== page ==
Jessica Alba showed off a pair of earrings by Lebanese-Brazilian fine jeweler Ana Khouri. (Getty Images)

DUBAI: US actress and business mogul Jessica Alba showed off a pair of dainty heels by Lebanese designer Andrea Wazen and accessories by part-Arab jewelry designer Ana Khouri while out and about in New York last week.

The actress — who is also the co-founder of the billion-dollar home care business The Honest Company — was in New York to visit NASDAQ headquarters for the IPO of her company.

Later, she was spotted walking in Manhattan and even appeared on “The Tonight Show Starring Jimmy Fallon” wearing a pair of dainty rose-colored mules by Wazen.

Alba showed off the Denver mesh mules in pink, which feature a translucent upper, thin ankle strap and elegant pointed toe shape. The heels complemented a dark sage green bag by Celine and a greige trench coat-and-sheath dress combination.

The entrepreneur and actress wore a pair of pink heels by Andrea Wazen. (Getty Images)

Wazen isn’t the only Arab designer Alba flaunted while out and about in New York. She attended the IPO of her company wearing chunky gold statement earrings by Lebanese-Brazilian fine jeweler Ana Khouri. 

New York-based Khouri has seen her pieces worn by everyone from Nicole Kidman and Charlize Theron to Karlie Kloss and Alicia Vikander.

Wazen is also no stranger to celebrity fans, and has seen her designs sported by the likes of actress Gabrielle Union-Wade, model Ashley Graham, Katy Perry, Kylie Jenner and Jennifer Lopez during her “It’s My Party World Tour” in 2019.

The shoe designer is fresh off a win at the Footwear News (FN) Achievement Awards in December, nabbing the Emerging Talent prize.

“What a feeling… I cannot explain the joy and satisfaction I am feeling,” she wrote at the time, before thanking Michael Atmore, chief brand officer and the director of the event, for recognizing her as this year’s emerging talent, stylist Jill Jacobs for presenting her with the award and her team, who she said she couldn’t have “accomplished any of this” without.

“Last but not least, I would like to dedicate this award to my beautiful city, my source of inspiration and my home Beirut,” she wrote.


Founders of fashion label NIILI seek to share UAE design ethos with the world

Founders of fashion label NIILI seek to share UAE design ethos with the world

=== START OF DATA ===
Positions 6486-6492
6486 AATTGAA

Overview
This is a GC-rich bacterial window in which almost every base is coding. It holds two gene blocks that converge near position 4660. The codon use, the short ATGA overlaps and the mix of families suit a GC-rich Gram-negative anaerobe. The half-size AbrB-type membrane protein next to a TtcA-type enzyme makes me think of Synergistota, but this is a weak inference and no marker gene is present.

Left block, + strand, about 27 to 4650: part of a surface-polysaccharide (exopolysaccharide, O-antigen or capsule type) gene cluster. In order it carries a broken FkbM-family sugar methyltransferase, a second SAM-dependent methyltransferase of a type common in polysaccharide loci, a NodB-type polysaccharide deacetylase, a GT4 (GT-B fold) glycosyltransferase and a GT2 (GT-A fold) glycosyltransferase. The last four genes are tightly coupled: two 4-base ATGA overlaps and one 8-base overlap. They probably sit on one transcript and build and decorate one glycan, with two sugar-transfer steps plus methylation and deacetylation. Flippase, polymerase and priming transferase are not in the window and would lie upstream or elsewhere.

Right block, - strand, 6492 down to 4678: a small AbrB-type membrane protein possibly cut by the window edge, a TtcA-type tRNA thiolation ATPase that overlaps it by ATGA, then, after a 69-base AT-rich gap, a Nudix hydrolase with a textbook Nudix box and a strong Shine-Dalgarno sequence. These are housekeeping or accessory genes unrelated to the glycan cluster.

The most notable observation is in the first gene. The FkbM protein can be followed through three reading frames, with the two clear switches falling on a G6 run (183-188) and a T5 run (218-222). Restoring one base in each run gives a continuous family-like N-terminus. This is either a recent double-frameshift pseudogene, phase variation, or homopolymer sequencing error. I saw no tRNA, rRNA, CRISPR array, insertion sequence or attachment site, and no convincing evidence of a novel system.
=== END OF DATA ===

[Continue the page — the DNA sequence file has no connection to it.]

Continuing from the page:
Updated 10 May 2021

Founders of fashion label NIILI seek to share UAE design ethos with the world

Founders of fashion label NIILI seek to share UAE design ethos with the world

DUBAI: As UAE-based luxury womenswear label NIILI readies to bring its unique line to Saudi Arabia via the Homegrown Market, a concept store that showcases contemporary emerging Arab brands, the founders spoke to Arab News about their global hopes for the brand that was launched mere weeks before the debilitating COVID-19 pandemic. 

NIILI’s “N21” Fall/Winter 2021/22 capsule collection, which will be available at the Homegrown Market, is inspired by the rich heritage of the UAE and features two of symbols of the country’s culture — palm trees and henna, the ancient art that is commonly used to design women’s hands and feet for weddings and other religious events like Eid. 

 
 
 
 
 
 
 
 
 
 
 
 
 
 
 

A post shared by NIILI (@niili_official)

A customized pattern melding the two is visible throughout the capsule collection on the label’s signature flowy kaftans. The new line is marked by soft pastels and natural hues, a color palette that was chosen to highlight elegance and femininity.

Launched mere weeks before the COVID-19 pandemic took hold of the Middle East, NIILI has been fighting to build a name for itself in the competitive fashion market. 

The co-founders of the ready-to-wear brand, Emirati Khaled Al-Zaabi and Spanish Paula Quetglas Llop, discussed the fashion house’s main goals, how the brand is succeeding despite tough times and its new collection.

 
 
 
 
 
 
 
 
 
 
 
 
 
 
 

A post shared by NIILI (@niili_official)

“What we wanted to do was really create a truly wonderful luxury brand out of the region that would cater to the tastes of the region, but also share with the world our own views of design inspiration and luxury,” said Al-Zaabi.  

The entrepreneur said that he wanted to share Emirati culture with the world, but also stay true to the nature of the UAE. “It is a very inclusive country and a very global country to actually have that international view and international appeal,” added the founder.